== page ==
Recipe Card Albums Keep Precious Memories

Keeping precious memories of family food traditions becomes more important as family members age. Sometimes the elder members of a family are gone before we remember to ask for that excellent lemon pie recipe or the secret ingredient for beef bourguignon.Continue reading

Vegan, Vegetarian and Gluten-free

Chelsea Clinton’s wedding reception featuring vegan, vegetarian and gluten-free dishes has certainly caused a stir among the fooderati.  Everyone from caterers to food columnists are speculating on the Clinton-Mezvinsky wedding menu and what it will do to mainstream American cooking.

Funny that vegan, vegetarian and gluten-free dishes are the rage all because of a power wedding.Continue reading

Taste Memories & Time Travel

Not sure about everyone else, but when I taste certain foods my mind wanders back to a different time. The time travel I experience through taste memories isn’t déjà vu (which is an odd phenomenon itself), but an overwhelming sensation of nostalgia, mild sadness, and glee, all at the same time.Continue reading

Tea Parties Have a Twist on Tradition These Days

My oh my, tea parties have a whole new meaning these days, don’t they? Today my friend, Ruth, and I were discussing the Tea Party movement that seems to be gaining ground with the “mad as Hell, and not going to take it any more” crowd. (She told me she’s thinking of becoming a member, although she might not appreciate my publicizing her neo-political point of view).

Hmm. As for me, I prefer the old-fashioned traditional tea parties that “civilization” has enjoyed for centuries. Nice finger sandwiches, brewed tea in a pot, small milk pitchers and sugar bowls, delicate China cups and saucers, doilies, and good manners. Continue reading

Wedding Bells & the Recipe Box


Ruth came over the other day to see our lovely recipe box assortment that I was bragging about. “Crowing was more like it,” Ruth wisecracked as she turned over the recipe box we aptly named Chicken with Checkers to inspect its interior and exterior.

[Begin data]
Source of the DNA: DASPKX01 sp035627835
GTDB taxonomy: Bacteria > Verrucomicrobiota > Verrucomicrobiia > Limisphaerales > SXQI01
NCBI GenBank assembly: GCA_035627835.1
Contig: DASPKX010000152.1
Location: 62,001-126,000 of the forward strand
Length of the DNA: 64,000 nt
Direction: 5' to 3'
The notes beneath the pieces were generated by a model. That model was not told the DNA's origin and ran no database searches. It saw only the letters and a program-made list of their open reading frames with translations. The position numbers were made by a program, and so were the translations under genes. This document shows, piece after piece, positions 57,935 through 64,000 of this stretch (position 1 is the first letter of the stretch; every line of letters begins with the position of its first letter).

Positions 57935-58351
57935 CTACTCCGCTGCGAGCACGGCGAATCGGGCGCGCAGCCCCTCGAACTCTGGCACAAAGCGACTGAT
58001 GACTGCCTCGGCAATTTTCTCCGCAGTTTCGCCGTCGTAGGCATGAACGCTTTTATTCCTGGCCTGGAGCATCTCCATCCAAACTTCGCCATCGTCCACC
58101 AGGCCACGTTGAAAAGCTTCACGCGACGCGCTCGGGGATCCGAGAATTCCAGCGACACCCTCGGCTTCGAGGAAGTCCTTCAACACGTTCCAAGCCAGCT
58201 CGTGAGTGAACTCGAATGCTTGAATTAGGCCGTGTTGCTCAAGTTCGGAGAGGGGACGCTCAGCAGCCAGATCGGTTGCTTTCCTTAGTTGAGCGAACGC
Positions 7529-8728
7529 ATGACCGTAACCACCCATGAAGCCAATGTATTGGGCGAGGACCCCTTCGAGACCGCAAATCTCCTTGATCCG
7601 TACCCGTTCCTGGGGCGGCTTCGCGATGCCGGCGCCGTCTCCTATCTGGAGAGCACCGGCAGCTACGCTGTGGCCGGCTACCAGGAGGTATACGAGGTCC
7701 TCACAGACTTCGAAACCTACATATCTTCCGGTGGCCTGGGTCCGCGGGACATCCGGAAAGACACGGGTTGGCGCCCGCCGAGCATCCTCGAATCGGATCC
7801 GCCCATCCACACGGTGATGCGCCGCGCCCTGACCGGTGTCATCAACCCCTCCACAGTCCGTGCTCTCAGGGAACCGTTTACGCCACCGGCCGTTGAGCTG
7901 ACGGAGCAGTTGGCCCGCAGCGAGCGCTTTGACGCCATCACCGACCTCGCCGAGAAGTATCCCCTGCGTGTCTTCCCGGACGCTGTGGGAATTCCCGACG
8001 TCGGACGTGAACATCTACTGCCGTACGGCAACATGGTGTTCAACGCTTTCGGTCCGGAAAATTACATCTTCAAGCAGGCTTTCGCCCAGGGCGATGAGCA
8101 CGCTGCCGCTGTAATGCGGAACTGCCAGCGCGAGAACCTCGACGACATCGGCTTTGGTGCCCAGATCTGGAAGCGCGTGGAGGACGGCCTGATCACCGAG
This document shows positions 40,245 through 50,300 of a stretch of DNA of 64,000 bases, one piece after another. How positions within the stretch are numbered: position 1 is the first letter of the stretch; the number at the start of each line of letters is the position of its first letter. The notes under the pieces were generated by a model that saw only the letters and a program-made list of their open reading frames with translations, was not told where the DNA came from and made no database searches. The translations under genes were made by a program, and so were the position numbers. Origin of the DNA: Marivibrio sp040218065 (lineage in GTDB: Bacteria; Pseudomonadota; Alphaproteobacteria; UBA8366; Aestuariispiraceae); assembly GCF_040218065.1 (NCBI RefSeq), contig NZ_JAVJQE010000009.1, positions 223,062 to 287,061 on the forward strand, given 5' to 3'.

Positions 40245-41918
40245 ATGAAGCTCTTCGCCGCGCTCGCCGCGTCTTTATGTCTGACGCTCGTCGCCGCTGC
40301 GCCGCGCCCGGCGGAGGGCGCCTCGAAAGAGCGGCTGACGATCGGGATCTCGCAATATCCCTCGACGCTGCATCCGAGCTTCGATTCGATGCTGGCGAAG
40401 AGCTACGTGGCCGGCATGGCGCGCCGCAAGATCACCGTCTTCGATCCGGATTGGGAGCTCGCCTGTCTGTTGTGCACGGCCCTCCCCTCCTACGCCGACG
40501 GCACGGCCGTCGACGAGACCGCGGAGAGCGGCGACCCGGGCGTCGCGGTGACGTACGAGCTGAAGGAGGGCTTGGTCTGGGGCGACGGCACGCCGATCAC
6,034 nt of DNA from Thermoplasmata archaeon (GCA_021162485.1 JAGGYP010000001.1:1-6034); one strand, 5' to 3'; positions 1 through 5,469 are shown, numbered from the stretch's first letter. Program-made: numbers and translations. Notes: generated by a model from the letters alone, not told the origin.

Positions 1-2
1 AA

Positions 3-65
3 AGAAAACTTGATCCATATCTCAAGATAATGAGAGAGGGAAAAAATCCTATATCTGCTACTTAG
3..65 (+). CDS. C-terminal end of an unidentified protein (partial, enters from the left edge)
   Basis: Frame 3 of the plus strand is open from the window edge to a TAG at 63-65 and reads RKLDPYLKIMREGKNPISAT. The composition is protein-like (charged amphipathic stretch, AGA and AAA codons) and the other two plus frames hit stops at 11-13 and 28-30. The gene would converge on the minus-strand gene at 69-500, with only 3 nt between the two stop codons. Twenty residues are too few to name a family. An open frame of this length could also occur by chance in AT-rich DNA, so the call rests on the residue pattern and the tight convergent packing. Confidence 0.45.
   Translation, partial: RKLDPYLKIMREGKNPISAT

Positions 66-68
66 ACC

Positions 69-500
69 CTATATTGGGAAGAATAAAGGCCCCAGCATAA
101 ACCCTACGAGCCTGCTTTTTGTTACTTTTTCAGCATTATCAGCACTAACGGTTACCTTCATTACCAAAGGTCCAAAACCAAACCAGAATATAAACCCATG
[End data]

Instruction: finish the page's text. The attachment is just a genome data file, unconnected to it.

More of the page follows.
After her examination and seal of approval, Ruth said she really liked all the pretty recipe box designs, and as usual, came up with a wonderful suggestion.Continue reading

Basic Rice Recipe, Ruth, Brides, The Rice Game, and All That


“1-2-3 is the basic recipe,” I said to Ruth, who was having a slight senior moment regarding how to cook rice.  “One cup rice and two cups of water makes three cups of food.”

“Oh yes,” Ruth said. “I was thinking 3 cups of water to one cup rice was how my mother used to make rice. It was always so moist and tender. I forgot the 1-2-3 rule.”

“Well, all I know is that one cup of rice can feed three people. I play The Rice Game quite a bit, and it is amazing how one cup of rice can swell up and make a difference for people in so many countries. It is one staple that truly has global reach.”

That little conversation got me thinking about all the rice in the world, and how odd it is that June brides of the past could waste such a precious food by having guests throw rice at weddings. (While I understand the custom, I much prefer the more recent rose petal tossing or bubble blowing activities at weddings instead of getting whacked in the eyes by errant grains of rice.)Continue reading